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Cities and Urban Land Use . Unit VII . Settlements. Settlement : a permanent collection of buildings and inhabitants. ORIGINS OF SETTLEMENTS. Religious - graves, churches, temples Cultural - schools, libraries Political/Military - leader’s house, walls Economic - stores, food.

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Cities and urban land use

Cities and Urban Land Use

Unit VII


Settlements
Settlements

  • Settlement: a permanent collection of buildings and inhabitants


Origins of settlements
ORIGINS OF SETTLEMENTS

  • Religious - graves, churches, temples

  • Cultural - schools, libraries

  • Political/Military - leader’s house, walls

  • Economic - stores, food


Types of settlements
TYPES OF SETTLEMENTS

  • Rural Settlements- agriculture as the predominant occupation.

    • Can be Clustered or Dispersed

    • Clustered Rural Settlements – Grouped settlements in rural areas to minimize travel

    • Dispersed Rural Settlements – Isolated farms with enclosed continuous fields

  • Urban settlements- principal industries are secondary and tertiary.


Geographic perspective of settlements
GEOGRAPHIC PERSPECTIVE OF SETTLEMENTS

  • Geographers are interested in the patterns of settlements and the interrelationship of settlements

  • How do the patterns of settlements explain human culture?


Site – Physical characteristics of a city or setting

Situation – A city or settings location in relation to other cities or settings.

Developed Country (Core) - Those countries with the highest level of technological advancements.

Countries with high literacy rates, GNP’s and good health care.

Developing Country (Periphery/Semi – Periphery)

Those countries with limited use of high technology.

Countries with lower literacy rates, GNP’s and poorer health care


Origin of cities
Origin of Cities

  • Cities arise following efficient agriculture use

  • Food surplus

  • Agriculture hearths and cities


Historical rise of cities
Historical Rise of Cities

  • 3,000-4,000 BC

  • Iraq, Fertile Crescent

  • Eridu (Mesopotamia) 3,000 -4,000 BC

  • Thebes/Memphis (Nile Valley) 2500 BC

  • Ugarit/Byblos (Med. Europe) 1500 BC

  • Ayan (Huan-Ho) 1500 BC

  • Teotihuacan (Mesoamerica) 200 BC


Ancient world cities
Ancient World Cities

Oldest cities are found in Mesopotamia, Egypt, China and Indus Valley.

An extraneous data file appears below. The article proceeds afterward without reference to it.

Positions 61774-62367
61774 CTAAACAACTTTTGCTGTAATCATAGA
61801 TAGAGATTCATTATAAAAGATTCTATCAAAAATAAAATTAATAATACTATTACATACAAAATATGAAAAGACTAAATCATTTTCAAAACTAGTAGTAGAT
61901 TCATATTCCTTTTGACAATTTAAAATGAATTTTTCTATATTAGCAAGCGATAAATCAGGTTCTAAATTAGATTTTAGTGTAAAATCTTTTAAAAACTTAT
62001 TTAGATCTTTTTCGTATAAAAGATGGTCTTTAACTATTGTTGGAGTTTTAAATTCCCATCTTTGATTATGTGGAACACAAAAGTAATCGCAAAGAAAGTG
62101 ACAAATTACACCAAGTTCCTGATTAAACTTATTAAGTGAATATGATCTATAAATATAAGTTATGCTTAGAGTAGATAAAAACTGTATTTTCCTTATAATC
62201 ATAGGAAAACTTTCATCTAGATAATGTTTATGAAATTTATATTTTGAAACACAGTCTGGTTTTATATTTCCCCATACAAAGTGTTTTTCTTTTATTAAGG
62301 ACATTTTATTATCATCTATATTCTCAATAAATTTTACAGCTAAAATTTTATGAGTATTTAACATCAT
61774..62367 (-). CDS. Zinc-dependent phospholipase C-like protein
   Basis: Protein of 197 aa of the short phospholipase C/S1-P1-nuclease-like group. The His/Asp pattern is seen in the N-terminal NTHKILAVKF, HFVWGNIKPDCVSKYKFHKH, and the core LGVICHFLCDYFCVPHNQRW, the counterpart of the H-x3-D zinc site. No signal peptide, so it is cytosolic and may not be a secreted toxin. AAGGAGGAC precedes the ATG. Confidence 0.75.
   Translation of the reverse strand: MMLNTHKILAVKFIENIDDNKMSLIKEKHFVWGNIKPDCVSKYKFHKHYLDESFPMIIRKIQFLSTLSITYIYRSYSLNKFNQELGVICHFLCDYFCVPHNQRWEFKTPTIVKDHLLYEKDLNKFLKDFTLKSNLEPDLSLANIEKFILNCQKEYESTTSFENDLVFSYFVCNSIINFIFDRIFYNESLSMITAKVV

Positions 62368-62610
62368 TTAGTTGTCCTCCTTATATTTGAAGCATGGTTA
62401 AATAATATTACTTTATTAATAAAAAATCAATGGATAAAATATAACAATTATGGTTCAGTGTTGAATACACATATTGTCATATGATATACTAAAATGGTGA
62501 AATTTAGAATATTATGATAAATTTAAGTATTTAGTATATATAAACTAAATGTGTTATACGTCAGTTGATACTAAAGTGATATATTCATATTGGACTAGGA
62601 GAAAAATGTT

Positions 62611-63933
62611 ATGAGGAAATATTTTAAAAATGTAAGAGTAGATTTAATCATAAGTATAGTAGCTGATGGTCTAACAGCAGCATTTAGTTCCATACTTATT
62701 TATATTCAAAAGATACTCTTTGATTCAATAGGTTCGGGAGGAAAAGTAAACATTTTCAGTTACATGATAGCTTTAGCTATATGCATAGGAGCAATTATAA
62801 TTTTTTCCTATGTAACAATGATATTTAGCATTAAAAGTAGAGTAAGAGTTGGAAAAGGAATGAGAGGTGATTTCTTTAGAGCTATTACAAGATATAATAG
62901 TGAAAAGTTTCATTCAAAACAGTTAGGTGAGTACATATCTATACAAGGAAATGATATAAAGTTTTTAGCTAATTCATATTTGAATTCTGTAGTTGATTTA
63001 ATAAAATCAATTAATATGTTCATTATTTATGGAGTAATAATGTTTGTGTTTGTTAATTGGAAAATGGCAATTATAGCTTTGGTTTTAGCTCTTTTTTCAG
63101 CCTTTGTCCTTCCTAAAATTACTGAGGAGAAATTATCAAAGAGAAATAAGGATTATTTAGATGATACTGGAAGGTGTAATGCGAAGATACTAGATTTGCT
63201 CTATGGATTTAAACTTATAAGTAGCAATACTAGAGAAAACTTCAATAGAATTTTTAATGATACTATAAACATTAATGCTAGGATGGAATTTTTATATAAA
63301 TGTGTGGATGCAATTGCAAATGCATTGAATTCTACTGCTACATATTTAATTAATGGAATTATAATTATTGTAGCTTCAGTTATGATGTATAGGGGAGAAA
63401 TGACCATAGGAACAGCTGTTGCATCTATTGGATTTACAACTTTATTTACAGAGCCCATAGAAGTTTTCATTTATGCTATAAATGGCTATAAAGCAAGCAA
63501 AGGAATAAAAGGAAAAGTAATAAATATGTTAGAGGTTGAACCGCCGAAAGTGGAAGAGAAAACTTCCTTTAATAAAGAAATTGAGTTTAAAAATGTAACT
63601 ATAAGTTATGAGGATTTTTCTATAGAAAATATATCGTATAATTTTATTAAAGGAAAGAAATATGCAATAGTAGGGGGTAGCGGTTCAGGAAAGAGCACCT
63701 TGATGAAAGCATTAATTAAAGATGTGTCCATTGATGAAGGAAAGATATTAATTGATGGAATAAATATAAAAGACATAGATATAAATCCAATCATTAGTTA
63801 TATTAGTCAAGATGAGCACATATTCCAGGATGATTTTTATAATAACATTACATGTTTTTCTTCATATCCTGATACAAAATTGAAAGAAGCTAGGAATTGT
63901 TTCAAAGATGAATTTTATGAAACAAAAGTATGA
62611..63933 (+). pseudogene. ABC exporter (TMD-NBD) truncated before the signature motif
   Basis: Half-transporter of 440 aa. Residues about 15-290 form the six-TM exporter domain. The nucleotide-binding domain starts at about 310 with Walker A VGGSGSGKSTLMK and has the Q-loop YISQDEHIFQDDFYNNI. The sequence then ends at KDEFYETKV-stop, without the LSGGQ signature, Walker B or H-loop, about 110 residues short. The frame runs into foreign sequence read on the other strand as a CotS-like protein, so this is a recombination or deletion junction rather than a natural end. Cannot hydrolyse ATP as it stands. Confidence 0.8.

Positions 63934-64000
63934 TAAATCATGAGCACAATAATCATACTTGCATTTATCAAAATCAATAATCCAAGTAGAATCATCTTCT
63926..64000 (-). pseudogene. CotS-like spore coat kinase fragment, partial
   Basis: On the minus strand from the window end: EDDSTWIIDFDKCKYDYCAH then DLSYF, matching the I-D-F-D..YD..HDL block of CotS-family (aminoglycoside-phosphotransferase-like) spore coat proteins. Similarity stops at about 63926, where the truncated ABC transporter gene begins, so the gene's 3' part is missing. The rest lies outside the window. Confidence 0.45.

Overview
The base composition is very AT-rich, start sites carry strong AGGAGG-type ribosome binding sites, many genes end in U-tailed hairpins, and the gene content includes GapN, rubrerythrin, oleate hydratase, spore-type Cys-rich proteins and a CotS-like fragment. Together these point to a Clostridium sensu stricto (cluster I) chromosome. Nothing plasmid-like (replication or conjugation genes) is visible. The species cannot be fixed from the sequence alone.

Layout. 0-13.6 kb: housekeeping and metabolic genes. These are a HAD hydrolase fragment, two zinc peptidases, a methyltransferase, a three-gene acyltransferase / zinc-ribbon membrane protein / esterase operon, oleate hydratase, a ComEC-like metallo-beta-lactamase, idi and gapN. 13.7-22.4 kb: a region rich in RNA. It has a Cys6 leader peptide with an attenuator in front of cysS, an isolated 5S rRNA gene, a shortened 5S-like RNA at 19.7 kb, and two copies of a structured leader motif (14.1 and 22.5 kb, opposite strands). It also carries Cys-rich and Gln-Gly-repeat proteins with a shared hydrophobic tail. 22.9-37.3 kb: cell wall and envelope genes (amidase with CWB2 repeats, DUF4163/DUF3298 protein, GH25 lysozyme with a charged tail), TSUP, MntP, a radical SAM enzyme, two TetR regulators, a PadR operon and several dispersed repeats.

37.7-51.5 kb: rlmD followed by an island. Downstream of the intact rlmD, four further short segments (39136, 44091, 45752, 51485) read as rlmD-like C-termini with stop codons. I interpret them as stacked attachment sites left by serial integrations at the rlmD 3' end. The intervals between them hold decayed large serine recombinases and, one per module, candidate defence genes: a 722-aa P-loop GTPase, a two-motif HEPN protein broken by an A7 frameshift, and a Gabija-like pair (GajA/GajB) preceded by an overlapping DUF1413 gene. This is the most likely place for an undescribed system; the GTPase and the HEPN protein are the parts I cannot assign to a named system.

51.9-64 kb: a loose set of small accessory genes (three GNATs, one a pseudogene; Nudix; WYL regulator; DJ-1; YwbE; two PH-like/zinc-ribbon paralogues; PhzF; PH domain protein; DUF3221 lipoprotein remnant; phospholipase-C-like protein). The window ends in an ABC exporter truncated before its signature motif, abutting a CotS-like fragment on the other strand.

Mesopotamia (Jordan/Iraq)

Jericho 10,000 B.C.

Ur 3,000 B.C. (Iraq)

Walled cities based on agricultural trade

Ziggurat (stepped temple)

Ancient Ur in Iraq


Ancient world cities1
Ancient World Cities

Oldest cities are found in Mesopotamia, Egypt, China and Indus Valley.

E. Mediterranean

Athens 2,500 B.C.

1st city to exceed 100,000

Many cities organized into

City-States

Ancient Athens


Historical rise of cities1
Historical Rise of Cities

  • Rise of Trade and Agriculture create cities in Europe

  • Decline of Western Cities during the “Dark Ages” 700’s

  • Growth in East and Mesoamerica

    • Feudal System


Medieval world cities
Medieval World Cities

After collapse of Roman Empire in 5th Century, Europe’s cities were diminished or abandoned.

European Feudal Cities

-Begin in 11th Century

-Independent cities formed in exchange for military service to feudal lord.

-Improved roads encouraged trade

-Dense and compact within defensive walls

Paris, France

Cittadella, Italy


Medieval world cities1
Medieval World Cities

Cittadella, Italy

Cittadella, Italy


Historical rise of cities2
Historical Rise of Cities

  • Renaissance 1350-1650

  • Cities as centers of learning

  • Europe began to compete with world cities

  • Growth of trade


Historical rise of cities3
Historical Rise of Cities

  • Colonial Period: Renaissance – 19th Cent.

  • Colonial powers explore earth in search of plunder

  • Transform many ancient world cities into colonial cities

    • Tenochtitlan = Mexico City

  • Growth of European cities = decline of world cities


Historical rise of cities4
Historical Rise of Cities

  • Industrial Revolution

  • Growth of cities near manufacturing and transportation routes

  • Gateway cities


Historic city functions
Historic City Functions

  • Cities as location of industry and services

  • Cities as centers of social and technological innovation and freedom

  • Commercial Centers - Fresno, Venice, New York

  • Industrial Cities - Manchester, Detroit, Los Angeles